Two days after Donald Trump’s election victory, environmental regulators in Wyoming debunked one of the biggest claims of anti-oil and gas activists: That hydraulic fracturing – also known as fracking – contaminated drinking water in Pavillion, Wyoming, a small town of roughly 240 people.

For years, anti-fracking activists have cited Pavillion’s plight over and over again as proof that hydraulic fracturing must be banned. Josh Fox, director of the anti-fracking movie Gasland, has probably done more than anyone to spread this assertion. Fox even got himself arrested at a 2012 congressional hearing on the Pavillion case. I got to watch that happen: I was a witness at the hearing for the oil and gas industry

It was all a myth. Not even President Obama’s Environmental Protection Agency (EPA) believed it was true. In fact, the so-called contamination in Pavillion – announced to the world in 2011 – was almost certainly caused by the EPA itself.

Nonetheless, it was a myth with a purpose, to play on American fears that the nation’s amazing energy revolution would poison our environment unless we kept those oil and gas resources forever underground.

The anti-fracking campaign was never about public safety or grounded in fact. It has since morphed into the “keep it in the ground” movement, which opposes any kind of oil, natural gas or coal project, no matter how it’s developed or where.

Throughout the entire Pavillion saga, activists used campaign-style tactics and media spin to stoke controversy. They staged protests, lobbied the news media to cover the story in the most alarming way possible, distorted the facts and produced their own highly misleading reports on the case.

Such tactics were necessary because the EPA’s draft report on Pavillion – released five years ago – was never what the activists claimed. It was supposed to investigate taste and odor complaints tied to a number of shallow water wells in Pavillion. But EPA investigators drilled their own monitoring wells incorrectly, actually introducing contaminants which were later detected in water samples.

Based on those tainted samples, the EPA floated a loose theory that fracking could have been the cause. But the draft report could not “verify or refute” this theory.

When the first wave of headlines hit, suggesting that fracking was the cause, EPA declared there was “absolutely no indication … that drinking water is at risk.” But the EPA did not do enough to correct inflammatory claims made about the report. Activists took full advantage, calling the Pavillion case a “smoking gun” against fracking.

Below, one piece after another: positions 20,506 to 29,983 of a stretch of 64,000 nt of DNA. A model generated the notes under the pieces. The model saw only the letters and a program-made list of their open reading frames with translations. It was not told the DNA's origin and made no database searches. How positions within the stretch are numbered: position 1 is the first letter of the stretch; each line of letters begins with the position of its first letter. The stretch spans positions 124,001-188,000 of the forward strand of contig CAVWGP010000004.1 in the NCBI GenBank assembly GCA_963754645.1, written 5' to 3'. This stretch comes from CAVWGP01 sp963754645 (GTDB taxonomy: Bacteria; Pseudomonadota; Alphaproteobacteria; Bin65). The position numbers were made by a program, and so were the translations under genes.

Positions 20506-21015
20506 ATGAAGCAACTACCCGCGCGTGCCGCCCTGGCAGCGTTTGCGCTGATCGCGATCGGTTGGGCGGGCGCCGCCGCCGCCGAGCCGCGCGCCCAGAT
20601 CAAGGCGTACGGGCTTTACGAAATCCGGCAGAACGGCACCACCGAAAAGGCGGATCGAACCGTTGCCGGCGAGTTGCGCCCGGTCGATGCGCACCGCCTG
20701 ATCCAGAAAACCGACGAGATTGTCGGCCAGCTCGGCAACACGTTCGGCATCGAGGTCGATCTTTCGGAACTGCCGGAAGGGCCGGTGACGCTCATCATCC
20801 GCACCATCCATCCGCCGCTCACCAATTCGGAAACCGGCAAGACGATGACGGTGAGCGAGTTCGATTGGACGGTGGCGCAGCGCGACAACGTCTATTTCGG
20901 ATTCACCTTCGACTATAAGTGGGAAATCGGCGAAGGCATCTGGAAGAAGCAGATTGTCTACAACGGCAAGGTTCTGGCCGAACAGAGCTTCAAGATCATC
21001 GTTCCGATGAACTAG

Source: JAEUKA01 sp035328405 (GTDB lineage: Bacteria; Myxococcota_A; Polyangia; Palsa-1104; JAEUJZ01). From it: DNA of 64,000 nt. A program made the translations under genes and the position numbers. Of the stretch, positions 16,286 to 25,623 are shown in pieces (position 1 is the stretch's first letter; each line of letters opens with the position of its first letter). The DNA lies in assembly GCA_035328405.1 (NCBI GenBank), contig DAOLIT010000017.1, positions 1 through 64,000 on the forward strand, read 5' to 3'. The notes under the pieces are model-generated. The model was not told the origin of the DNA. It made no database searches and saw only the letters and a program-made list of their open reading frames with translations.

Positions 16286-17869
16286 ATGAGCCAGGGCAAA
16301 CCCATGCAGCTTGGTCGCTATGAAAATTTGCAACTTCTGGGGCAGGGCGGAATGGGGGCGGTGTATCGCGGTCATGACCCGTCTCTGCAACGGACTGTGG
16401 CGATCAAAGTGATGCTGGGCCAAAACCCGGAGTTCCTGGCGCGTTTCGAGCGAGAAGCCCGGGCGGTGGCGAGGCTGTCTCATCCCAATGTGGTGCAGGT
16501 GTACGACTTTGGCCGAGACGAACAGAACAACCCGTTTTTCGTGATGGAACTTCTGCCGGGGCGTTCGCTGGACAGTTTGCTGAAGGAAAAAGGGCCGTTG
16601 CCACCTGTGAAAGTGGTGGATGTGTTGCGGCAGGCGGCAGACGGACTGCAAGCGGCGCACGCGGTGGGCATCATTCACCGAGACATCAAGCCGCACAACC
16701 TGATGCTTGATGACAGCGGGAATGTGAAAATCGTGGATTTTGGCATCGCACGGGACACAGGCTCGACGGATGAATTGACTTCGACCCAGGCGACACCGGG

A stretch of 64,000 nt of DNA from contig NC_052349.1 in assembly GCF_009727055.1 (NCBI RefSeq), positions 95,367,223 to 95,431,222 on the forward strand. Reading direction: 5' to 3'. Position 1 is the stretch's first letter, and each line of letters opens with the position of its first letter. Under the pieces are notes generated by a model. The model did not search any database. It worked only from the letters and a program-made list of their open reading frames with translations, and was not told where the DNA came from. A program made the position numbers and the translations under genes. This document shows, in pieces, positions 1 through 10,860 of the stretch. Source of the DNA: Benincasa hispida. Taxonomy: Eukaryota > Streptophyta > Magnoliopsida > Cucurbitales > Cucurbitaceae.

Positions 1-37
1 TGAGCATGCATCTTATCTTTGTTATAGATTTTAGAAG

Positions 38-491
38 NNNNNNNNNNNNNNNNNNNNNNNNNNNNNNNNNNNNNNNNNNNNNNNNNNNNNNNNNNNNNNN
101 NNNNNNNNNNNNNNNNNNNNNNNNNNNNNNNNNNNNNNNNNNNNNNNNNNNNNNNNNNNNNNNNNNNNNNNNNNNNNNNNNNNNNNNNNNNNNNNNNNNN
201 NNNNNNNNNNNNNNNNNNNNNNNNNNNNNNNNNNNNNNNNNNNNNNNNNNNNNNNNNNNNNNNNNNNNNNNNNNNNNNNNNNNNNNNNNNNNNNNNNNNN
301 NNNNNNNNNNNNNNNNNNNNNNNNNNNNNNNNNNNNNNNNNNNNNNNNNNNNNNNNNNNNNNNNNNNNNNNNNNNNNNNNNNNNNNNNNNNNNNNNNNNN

But that wasn’t true. As state regulators and other federal agencies including the Bureau of Land Management and the U.S. Geological Survey dug further into EPA’s draft report, they found less and less reason to blame hydraulic fracturing.

Instead, they found major problems with the EPA’s water-quality monitoring wells. But in response to criticism, EPA officials stonewalled and never submitted the draft report for peer review. The EPA dragged its feet until 2013, when it finally dropped the Pavillion case and handed the investigation over to the state experts at Wyoming’s Department of Environmental quality.

When state officials released their findings on Nov. 10, they concluded in an 80,000-page report that there was no evidence fracking fluids had “risen to shallow depths utilized by water-supply wells,” as a summary of the report put it.

A more likely cause of taste and odor complaints from residents, the experts said, was bacteria buildup in their groundwater wells. The experts also called for EPA’s monitoring wells to be shut down, because of “the potential hazard they pose in relation to groundwater supplies and physical safety.”

That’s right: EPA’s own monitoring wells were the real problem after all.

It took five years for the facts to prevail in Pavillion. But if the EPA had admitted its mistakes, and dared to criticize the fear tactics of the environmental lobby, the truth would have been known much sooner.

Fear is no substitute for science and good public policy. The EPA must do better in the future, and with new leadership, I hope and believe it will.